The Director’s Cut: ‘Sicario’ Takes Aim at American Consciousness

Tara Coughlin ‘19
Contributing Writer

In a world of media saturated with glamorized violence and ambiguous consequences, director Denis Villeneuve’s “Sicario” takes us to a place where violence and its consequences are visceral, raw and immediate. The film opens with a S.W.A.T. team raid on a suburban home in Arizona, where they believe hostages of a drug cartel are being held. They do not find the hostages, but they do find forty bodies hidden in the walls. The brutal, intense tone of the film is made clear here.

The audience follows Kate Macer (Emily Blunt), a young and idealistic F.B.I. agent who is recruited by the smarmy but seasoned Matt Graver (Josh Brolin). The two work together on a specialized task force to discover the location of Mexican cartel leader Manuel Diaz (Bernardo P. Sacarino). Along for the mission is Alejandro, (Benicio del Toro) a mysterious agent of few words with knowledge of the cartel and its hierarchy.

As the only woman and American on the task force, Kate is a fish out of water as the team moves into the alien territory of Juárez, Mexico. It is here that the power of Blunt’s performance comes through, as she watches mutilated corpses hanging from bridges and exchanges gunfire with cartel members on the highway. Her eyes hint at weariness and sorrow, and her horror is palpable to the audience.

Villeneuve is not one to shy away from violence or its affects on the human psyche. Both his movie “Prisoners” (2013) and “Sicario” deal with humankind’s proclivity to commit extreme acts of violence as well as the obsessive need for closure. Whereas “Prisoners” took place in the cold northeastern setting of Pennsylvania, Villeneuve transplanted his violent themes to the dry and deathly world of Juárez, Mexico. The seemingly never-ending terrain offers no chance of refuge for the inexperienced Macer, a reality that is made hauntingly clear as she is consistently framed against the expansive Mexican sky.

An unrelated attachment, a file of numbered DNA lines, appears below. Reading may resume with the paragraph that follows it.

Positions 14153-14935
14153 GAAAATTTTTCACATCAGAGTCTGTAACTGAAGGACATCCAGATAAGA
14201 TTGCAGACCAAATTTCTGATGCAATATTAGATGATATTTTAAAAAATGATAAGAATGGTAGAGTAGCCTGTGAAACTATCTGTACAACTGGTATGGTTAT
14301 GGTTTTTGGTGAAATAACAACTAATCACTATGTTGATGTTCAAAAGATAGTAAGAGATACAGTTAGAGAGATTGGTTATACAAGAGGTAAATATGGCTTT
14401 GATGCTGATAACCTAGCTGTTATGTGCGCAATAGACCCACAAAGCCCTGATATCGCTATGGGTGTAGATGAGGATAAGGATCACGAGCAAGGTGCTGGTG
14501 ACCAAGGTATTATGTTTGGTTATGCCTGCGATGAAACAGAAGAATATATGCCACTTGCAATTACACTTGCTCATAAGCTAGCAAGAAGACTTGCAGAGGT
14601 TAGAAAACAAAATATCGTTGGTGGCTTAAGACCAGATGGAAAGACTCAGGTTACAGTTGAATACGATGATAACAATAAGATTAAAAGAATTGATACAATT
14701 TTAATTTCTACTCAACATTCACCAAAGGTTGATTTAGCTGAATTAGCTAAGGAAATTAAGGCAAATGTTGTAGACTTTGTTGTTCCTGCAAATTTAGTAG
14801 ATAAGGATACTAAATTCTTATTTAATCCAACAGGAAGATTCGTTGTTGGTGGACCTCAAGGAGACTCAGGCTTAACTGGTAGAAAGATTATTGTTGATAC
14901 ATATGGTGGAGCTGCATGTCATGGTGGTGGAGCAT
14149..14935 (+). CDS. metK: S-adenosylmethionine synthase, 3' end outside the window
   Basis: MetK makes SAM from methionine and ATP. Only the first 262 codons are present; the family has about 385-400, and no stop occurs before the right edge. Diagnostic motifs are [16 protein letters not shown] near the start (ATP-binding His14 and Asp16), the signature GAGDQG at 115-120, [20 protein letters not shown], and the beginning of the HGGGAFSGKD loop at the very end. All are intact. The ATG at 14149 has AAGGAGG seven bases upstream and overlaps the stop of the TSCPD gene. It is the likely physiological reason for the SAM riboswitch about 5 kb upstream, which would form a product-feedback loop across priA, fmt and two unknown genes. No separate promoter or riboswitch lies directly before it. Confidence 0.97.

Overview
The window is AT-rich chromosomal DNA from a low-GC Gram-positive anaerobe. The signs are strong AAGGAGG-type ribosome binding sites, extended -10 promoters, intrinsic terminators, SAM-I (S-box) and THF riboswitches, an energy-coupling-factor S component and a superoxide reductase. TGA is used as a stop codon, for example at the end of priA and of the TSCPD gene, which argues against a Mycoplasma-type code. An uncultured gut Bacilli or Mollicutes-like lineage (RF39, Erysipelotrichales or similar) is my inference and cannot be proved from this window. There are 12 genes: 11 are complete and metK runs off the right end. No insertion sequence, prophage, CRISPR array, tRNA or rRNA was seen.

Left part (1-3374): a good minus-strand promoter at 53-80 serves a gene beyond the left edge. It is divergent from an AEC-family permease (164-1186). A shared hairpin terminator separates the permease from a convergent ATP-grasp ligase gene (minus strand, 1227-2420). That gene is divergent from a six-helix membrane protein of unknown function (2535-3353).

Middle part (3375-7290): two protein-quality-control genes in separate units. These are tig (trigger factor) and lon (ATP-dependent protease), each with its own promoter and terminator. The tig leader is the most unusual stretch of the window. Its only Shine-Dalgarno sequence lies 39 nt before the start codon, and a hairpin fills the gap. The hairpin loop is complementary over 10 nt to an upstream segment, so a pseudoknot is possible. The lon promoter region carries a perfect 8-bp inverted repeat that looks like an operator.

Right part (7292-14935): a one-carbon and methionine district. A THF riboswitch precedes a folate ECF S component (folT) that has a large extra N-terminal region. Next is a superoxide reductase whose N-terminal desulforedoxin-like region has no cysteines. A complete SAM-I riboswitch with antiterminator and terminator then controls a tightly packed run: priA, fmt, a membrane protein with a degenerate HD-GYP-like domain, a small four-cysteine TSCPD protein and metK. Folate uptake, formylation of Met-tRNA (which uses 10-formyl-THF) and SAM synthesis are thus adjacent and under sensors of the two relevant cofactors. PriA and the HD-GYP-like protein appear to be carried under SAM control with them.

As this setting forces Macer’s idealism to give way to confusion and horror, Villeneuve forces the audience to realize how removed this ever-present violence is from the collective American consciousness.

One agent states after the end of a highway shootout, “This will be on the front page of every newspaper in America.”  He is immediately rebutted with, “No, this won’t even make it to the front page in Juárez.”  Most Americans know of the ongoing drug war along the borders of the United States, but Villeneuve makes a point of showing its impact on the agents who experience it firsthand but as well as Mexican civilians.

It is chilling when rapid gunfire in the distance does not seem to phase a group of boys playing soccer. “Sicario” accepts the fact that this chaotic violence will not be easily nor ethically resolved anytime soon, and with resignation, the once-idealistic Macer does as well.

One Comment

  1. michael chen says:

    Just wanted to say that the quote is actually “This won’t even make the papers in El Paso.” I think its important to further elucidate on your point that Villeneuve is making a point here to specifically highlight that Americans would not give a fuck about a border shootout, hence the El Paso, despite how heavily we see love to biblethump about the war on drugs

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